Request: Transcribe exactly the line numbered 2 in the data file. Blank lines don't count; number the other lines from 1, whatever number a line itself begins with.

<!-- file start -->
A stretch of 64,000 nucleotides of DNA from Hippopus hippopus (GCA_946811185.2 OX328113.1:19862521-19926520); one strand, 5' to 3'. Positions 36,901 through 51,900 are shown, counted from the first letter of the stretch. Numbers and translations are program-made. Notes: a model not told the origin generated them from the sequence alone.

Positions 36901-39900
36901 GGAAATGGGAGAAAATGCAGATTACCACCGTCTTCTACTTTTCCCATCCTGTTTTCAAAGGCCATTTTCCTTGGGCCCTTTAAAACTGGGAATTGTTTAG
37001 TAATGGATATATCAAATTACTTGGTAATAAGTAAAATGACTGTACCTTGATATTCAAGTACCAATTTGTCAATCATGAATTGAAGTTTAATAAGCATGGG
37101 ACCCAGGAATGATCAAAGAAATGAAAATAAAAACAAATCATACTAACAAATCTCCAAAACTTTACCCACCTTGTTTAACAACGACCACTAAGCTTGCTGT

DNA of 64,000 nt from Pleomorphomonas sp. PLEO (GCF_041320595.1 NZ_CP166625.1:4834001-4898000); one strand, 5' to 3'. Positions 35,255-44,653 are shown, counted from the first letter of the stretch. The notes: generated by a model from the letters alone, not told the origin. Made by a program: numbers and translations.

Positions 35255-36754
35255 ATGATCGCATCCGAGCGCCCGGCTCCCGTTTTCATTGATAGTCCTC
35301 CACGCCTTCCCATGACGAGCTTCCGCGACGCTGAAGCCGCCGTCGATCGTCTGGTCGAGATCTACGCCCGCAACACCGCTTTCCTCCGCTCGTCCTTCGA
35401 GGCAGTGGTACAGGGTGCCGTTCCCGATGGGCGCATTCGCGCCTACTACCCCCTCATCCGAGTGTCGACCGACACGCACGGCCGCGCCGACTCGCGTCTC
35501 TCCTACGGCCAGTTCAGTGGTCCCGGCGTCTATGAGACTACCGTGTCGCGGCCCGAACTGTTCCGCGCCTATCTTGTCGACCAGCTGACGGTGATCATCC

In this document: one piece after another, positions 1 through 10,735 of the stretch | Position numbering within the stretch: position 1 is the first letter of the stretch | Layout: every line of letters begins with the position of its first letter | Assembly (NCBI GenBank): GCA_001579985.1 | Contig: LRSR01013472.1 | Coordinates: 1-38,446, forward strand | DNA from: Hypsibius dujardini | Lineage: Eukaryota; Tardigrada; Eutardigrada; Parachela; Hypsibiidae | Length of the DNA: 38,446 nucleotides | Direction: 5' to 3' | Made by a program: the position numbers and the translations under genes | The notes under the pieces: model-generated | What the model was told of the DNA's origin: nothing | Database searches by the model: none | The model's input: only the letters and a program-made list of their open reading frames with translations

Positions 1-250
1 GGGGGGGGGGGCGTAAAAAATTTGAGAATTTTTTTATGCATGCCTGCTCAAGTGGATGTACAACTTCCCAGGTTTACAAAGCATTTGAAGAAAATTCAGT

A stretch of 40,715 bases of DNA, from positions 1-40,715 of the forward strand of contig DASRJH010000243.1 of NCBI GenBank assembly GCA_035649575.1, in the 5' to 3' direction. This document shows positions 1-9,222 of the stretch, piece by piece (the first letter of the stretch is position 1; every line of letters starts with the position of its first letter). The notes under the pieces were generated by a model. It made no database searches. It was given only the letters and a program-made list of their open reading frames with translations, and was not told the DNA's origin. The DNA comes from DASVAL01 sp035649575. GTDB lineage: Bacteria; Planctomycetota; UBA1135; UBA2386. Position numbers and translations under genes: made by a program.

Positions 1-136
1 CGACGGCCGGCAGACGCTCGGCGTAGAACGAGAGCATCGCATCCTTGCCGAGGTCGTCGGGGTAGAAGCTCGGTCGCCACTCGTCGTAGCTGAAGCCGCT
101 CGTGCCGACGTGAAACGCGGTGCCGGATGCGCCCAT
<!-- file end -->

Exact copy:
Positions 36901-39900